Fundraiser’s past a red flag no one saw

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Before Nancy Kruse’s fundraising company closed, leaving more than $400,000 in expected public radio proceeds unaccounted for, Kruse’s company bio described her as, among other things, “director of The Writing Center in San Diego” who “has a master’s degree in public policy from Georgetown University and, in 1997, was awarded a Eureka Fellowship for her leadership in nonprofit management.” However, Georgetown University has no record of her graduation and Eureka Communities does not list her as a past fellow.

She did indeed run the Writing Center, once a nonprofit fixture of San Diego’s literary scene, but Kruse’s former co-workers, who knew her under the name Delaney Anderson, say she presided over the center’s collapse.

In San Diego circa 1996, she was known by her pen name, Delaney Anderson. In public radio, she was Nancy Kruse.

The center’s last days in 1998 were marked by double-talk and creative accounting, they say, which also characterized the rapid decline and closing of Washington-based Nancy Kruse + Partners this year, according to many of that firm’s employees. The Writing Center’s leaders say Anderson/Kruse suddenly resigned weeks before the center’s demise amid eviction notices and bad debts.

Kruse, who ran online fundraising auctions for more than 40 public radio stations in her company’s 16-month existence, has not explained to stations what happened to more than $400,000 in earnings she had reported from September’s multistation auction. Some investors in her privately limited partnership, unable to reach Kruse since the first rumors of financial trouble surfaced last year, also still wonder exactly what happened. Former employees are still pursuing lost wages and IRA deductions they say never made it into retirement accounts.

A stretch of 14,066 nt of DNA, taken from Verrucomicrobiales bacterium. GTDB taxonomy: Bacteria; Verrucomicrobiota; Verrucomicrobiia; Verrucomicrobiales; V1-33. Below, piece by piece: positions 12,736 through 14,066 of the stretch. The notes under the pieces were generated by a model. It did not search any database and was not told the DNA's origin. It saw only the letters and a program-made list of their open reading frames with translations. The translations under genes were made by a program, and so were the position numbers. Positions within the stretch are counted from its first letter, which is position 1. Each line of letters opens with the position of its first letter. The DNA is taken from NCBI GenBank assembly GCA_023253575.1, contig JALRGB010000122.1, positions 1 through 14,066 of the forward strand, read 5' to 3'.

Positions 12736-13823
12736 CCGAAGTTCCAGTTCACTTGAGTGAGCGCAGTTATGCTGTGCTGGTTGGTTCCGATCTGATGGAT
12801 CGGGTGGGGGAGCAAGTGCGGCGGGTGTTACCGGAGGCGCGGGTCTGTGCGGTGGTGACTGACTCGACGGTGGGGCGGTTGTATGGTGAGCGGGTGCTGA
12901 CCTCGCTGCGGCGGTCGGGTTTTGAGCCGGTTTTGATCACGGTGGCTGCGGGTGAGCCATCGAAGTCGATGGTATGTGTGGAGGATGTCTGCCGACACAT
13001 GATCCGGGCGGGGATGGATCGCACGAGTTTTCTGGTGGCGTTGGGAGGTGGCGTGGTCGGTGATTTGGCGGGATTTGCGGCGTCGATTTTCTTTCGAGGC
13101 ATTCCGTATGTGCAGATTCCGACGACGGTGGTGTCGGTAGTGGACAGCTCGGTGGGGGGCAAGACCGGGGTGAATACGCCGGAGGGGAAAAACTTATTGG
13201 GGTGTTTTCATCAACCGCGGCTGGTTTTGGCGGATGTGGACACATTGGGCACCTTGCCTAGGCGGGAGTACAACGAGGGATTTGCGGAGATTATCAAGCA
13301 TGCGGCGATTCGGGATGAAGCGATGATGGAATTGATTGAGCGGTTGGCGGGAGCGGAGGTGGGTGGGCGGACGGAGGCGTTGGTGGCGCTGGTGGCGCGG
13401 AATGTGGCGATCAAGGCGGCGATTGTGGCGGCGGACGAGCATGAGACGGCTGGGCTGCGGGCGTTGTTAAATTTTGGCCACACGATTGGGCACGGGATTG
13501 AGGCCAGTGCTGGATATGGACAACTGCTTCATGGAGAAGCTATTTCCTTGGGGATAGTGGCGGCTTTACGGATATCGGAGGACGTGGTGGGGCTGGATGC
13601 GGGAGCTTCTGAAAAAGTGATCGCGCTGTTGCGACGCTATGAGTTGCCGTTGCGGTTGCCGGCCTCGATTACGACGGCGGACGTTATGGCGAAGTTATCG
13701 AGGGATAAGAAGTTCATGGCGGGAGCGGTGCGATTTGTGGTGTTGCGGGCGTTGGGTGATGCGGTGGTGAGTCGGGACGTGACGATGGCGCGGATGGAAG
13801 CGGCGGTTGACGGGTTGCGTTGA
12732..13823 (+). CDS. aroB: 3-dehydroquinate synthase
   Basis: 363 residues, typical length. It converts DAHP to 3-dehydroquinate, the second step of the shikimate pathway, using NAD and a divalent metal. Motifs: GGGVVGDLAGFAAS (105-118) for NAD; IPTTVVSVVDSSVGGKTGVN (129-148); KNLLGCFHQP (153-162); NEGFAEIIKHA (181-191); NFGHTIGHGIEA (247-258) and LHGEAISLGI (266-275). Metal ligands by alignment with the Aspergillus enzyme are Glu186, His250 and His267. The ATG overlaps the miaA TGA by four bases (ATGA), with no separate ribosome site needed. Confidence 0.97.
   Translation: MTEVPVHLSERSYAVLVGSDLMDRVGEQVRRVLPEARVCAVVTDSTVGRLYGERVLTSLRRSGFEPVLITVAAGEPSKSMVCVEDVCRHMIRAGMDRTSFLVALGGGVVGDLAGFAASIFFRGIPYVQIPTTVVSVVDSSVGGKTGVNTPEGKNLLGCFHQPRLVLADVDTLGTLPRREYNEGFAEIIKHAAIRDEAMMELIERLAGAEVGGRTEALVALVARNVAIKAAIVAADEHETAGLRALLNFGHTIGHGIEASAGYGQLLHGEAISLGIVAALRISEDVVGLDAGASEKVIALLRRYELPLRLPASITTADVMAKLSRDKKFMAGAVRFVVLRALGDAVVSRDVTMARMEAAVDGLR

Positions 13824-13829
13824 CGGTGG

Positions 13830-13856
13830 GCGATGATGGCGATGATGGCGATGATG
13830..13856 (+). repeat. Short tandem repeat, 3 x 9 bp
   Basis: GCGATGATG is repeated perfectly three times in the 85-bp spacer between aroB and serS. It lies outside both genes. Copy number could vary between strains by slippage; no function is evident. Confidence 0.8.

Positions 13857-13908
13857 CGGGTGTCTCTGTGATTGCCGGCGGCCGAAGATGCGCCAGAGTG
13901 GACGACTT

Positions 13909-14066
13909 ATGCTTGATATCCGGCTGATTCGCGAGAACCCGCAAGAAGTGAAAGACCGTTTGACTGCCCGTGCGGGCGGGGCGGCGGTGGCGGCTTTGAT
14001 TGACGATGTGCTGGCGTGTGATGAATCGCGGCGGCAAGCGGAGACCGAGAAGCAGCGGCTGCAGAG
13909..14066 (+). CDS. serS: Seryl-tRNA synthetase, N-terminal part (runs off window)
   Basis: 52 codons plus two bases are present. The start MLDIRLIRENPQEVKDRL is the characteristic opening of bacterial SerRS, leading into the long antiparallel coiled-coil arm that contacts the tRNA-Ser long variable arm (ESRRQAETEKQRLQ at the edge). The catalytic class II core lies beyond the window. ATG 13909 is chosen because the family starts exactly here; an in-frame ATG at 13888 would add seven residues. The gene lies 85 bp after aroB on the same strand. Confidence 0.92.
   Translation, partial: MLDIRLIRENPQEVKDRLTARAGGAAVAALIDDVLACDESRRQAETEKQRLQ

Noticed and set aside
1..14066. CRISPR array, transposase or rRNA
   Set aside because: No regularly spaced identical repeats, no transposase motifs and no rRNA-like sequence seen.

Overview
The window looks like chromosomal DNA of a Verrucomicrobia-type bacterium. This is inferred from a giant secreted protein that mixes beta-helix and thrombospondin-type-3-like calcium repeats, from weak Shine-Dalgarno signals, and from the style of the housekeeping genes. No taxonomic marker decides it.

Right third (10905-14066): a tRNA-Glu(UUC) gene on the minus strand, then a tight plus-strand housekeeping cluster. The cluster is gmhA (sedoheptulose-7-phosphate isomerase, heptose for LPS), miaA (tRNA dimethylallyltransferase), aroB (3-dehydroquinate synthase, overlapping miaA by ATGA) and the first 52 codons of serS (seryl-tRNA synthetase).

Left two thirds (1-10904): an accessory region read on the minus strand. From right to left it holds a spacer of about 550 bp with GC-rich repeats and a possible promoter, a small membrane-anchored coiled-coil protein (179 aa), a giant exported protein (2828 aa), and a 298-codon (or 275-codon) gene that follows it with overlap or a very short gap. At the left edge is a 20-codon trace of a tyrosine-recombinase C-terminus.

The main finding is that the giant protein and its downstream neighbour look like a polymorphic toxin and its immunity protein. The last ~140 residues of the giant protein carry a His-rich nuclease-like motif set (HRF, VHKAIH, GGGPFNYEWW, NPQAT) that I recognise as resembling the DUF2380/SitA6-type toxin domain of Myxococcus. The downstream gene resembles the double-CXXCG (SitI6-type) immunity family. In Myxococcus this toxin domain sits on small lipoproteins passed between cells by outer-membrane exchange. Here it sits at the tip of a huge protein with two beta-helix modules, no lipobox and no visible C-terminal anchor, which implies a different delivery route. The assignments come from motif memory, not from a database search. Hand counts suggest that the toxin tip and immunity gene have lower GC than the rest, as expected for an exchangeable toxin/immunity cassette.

Meanwhile, another question lingers: Why did so many people, from volunteers to high-ranking decision-makers at NPR, put their trust in a fundraiser with a short track record in their field and an unexplored past in San Diego?

“She is a really bright woman and she talks a good talk,” says Judy Reeves, author and founder of the Writing Center in San Diego. “It made her very convincing.”

“Her powers of persuasion were legendary,” adds a former Kruse + Partners employee, who hopes to work in pubcasting again and thus declined to be identified. “Everyone was hoodwinked.”

However, Kruse herself suggests that any suspicions of skullduggery would be misguided.

“I think it all seems a lot more interesting than it is,” she says of the Kruse + Partners collapse and the missing national auction money. “There was a business; the business failed.” Kruse has said her family lost hundreds of thousands of dollars on the venture.

Regarding the nonprofit in San Diego, it was foundering before she took over, Kruse says. As for her alternate identity during that period, she says Delaney Anderson is her pen name and became the name by which she was known in the San Diego writing community.

Kruse said she would not be able to comment on the apparent bio discrepancies in time for Current’s deadline.

An auspicious start out west

In San Diego, as in her later stint in public radio, Kruse championed ambitious plans and created early successes that eventually gave way to unpaid bills and bitter disappointments.

She joined the center, which was trying to recover from a previous employee’s embezzlement, as a volunteer in 1996. A fundraiser in Maryland and Washington, D.C., before she moved to California, Kruse secured new grants, established new contacts for the center and otherwise worked to raise its profile within the San Diego arts community.

“She had great ideas . . . membership was up,” Reeves said. “She represented us well to the community and it gave us a certain visibility we hadn’t had before.”

Reeves, a respected writing coach but admittedly unskilled nonprofit manager, asked Kruse to take over as the organization’s executive director in 1997. Kruse says she never wanted the job.

Nevertheless, she continued to impress, pioneering outreach projects such as a writing program for juvenile offenders and organizing a dazzling Literary Lights gala that attracted lots of attention and top-tier talent such as George Plimpton.

“It was so beautifully done,” Reeves says. “Only later did we find out the catering company was never paid.”

“Delaney did have some good ideas, but eventually she was not managing the books quite right,” says Karen Swank-Fitch, the volunteer coordinator at the center.